and government contractors from automatically deducting dues or fees from members or employees for political purposes. In support, the editorial board of the Wall Street
Journal wrote, “If California voters hope to stand a chance of reining in such benefits and fixing their dysfunctional state, they’ll have to break the government union
political monopoly…” In opposition, Trudy Schafer of the California League of Women Voters says, “[Prop 32] promises political reform but it’s really designed by its
special interest backers to help themselves and harm their opponents.” At last report, financial contributions in support of Prop 32 totaled $9 million, and the opposition
campaign had raised $36 million, primarily from labor associations with the California Teachers Association contributing $17 million. The total campaign will surpass the early projections of $50 million for and against. The total campaign is projected to spend $50 million for and against.

CFA position: YES on 32 - this measure gives union members and employees the freedom to decide on their political spending, not union and corporate leaders.

Proposition 33 - Under current California law, auto insurance carriers may not offer policy discounts to new customers, and insurers can only offer “loyalty” discounts
to existing customers. This measure would “[change] current law to allow insurance companies to set prices based on whether the driver previously carried auto insurance
with any insurance company.” Prop 33 would allow insurers to offer discounts to new customers who can show continuous coverage from any licensed auto insurance
company over the previous five years. The initiative also “allows increased [policy costs] for drivers without history of continuous coverage,” exempting those whose
policies may have lapsed for reasons such as military service or 18 months or more of unemployment. The proposition is supported by the California Republican Party, the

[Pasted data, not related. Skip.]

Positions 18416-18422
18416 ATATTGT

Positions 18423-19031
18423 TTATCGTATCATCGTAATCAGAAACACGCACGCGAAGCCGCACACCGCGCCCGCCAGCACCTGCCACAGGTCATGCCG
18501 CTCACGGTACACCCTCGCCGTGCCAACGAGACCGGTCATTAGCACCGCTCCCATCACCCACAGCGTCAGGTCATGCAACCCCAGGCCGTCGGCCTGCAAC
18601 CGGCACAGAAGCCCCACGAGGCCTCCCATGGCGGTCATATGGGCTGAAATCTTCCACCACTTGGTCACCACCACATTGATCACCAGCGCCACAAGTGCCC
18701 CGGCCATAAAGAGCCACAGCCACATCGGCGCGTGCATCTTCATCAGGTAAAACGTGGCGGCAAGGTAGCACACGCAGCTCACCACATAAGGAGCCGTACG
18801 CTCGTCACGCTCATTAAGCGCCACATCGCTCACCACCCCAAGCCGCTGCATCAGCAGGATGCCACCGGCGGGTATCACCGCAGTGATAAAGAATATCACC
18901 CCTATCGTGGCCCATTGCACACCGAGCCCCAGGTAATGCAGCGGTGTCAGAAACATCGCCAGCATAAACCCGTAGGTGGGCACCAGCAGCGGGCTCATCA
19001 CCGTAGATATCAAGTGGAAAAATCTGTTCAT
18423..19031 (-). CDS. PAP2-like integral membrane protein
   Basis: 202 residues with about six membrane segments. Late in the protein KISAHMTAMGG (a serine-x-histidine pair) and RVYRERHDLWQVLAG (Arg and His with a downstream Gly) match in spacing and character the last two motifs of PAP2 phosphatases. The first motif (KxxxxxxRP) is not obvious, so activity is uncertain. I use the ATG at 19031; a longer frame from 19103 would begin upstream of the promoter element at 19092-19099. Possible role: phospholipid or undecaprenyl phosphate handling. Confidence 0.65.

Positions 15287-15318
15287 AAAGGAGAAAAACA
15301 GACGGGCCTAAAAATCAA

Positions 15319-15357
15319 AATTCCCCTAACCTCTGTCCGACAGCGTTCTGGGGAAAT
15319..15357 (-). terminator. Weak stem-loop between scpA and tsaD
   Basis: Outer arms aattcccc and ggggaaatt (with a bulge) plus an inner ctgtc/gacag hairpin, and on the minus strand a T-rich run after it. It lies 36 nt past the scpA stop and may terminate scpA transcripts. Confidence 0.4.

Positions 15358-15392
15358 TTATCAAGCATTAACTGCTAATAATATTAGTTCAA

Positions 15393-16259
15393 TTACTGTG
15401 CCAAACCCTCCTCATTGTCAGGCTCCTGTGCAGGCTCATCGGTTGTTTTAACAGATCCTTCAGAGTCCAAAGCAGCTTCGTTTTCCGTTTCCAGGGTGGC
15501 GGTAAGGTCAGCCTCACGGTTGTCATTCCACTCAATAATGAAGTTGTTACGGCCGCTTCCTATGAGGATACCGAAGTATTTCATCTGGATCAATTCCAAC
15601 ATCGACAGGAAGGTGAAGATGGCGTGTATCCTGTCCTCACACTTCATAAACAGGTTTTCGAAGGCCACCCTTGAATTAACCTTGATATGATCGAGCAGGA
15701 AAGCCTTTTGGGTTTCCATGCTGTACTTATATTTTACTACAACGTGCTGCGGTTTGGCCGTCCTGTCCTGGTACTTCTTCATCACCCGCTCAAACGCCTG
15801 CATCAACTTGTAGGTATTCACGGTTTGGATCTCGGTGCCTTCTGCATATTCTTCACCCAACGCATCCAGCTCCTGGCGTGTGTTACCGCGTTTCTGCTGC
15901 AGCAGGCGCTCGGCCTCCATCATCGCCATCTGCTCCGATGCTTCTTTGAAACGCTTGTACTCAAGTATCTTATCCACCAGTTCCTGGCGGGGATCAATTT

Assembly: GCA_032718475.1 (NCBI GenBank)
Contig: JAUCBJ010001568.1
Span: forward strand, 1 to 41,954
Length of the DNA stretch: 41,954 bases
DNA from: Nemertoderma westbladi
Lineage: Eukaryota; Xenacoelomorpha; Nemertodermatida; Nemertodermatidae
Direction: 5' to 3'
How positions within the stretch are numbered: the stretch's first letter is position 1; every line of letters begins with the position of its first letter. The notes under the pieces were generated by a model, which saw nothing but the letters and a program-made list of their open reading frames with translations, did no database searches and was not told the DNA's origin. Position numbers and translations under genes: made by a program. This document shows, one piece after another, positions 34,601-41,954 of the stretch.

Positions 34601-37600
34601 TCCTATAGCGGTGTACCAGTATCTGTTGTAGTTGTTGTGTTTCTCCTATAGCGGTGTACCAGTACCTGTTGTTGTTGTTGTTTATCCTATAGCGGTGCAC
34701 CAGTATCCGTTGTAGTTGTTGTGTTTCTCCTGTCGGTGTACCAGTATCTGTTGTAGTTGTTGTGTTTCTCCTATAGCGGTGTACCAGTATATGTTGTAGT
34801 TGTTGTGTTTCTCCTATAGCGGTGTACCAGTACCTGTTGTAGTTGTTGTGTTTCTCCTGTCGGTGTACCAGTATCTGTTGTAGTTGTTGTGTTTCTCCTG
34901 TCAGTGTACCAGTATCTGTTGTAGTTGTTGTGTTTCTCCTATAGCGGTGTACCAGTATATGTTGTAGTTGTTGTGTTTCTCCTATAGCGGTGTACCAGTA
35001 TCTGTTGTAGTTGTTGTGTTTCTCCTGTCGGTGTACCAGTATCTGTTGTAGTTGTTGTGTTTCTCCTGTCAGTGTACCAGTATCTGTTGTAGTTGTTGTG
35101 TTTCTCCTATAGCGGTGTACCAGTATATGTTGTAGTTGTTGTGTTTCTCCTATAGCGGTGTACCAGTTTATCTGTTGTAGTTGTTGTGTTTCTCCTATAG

former State Senate president pro tempore Don Perata, and Juan Vargas, former chair of the State Assembly’s Insurance Committee. Opponents include the California
Democratic Party, Consumer Watchdog, and the Campaign for Consumer Rights.

CFA takes no position on 33.

Proposition 34 - If approved, this initiative would repeal the death penalty and replace it with life imprisonment without the possibility of parole, and would
retroactively apply to those already sentenced to death (725 people). The measure also creates a $100 million dollar fund to assist law enforcement with homicide and
rape cases. Arguments for the elimination of the death penalty include moral arguments against the taking of human life, the grave risk of executing people mistakenly
convicted, and the potential redistribution of financial resources from court and prison costs to public safety purposes. The primary ballot argument against the repeal of
the death penalty concerns justice being served on behalf of crime victims and their loved ones. Supporters of the initiative include the California Catholic Conference of
Bishops and the American Civil Liberties Union (ACLU). Opponents of Prop 34 include associations of police, sheriffs, and deputy district attorneys.

CFA position: NO on 34 - We agree with many points offered by the proponents of this measure, such as the exorbitant costs to support each person on Death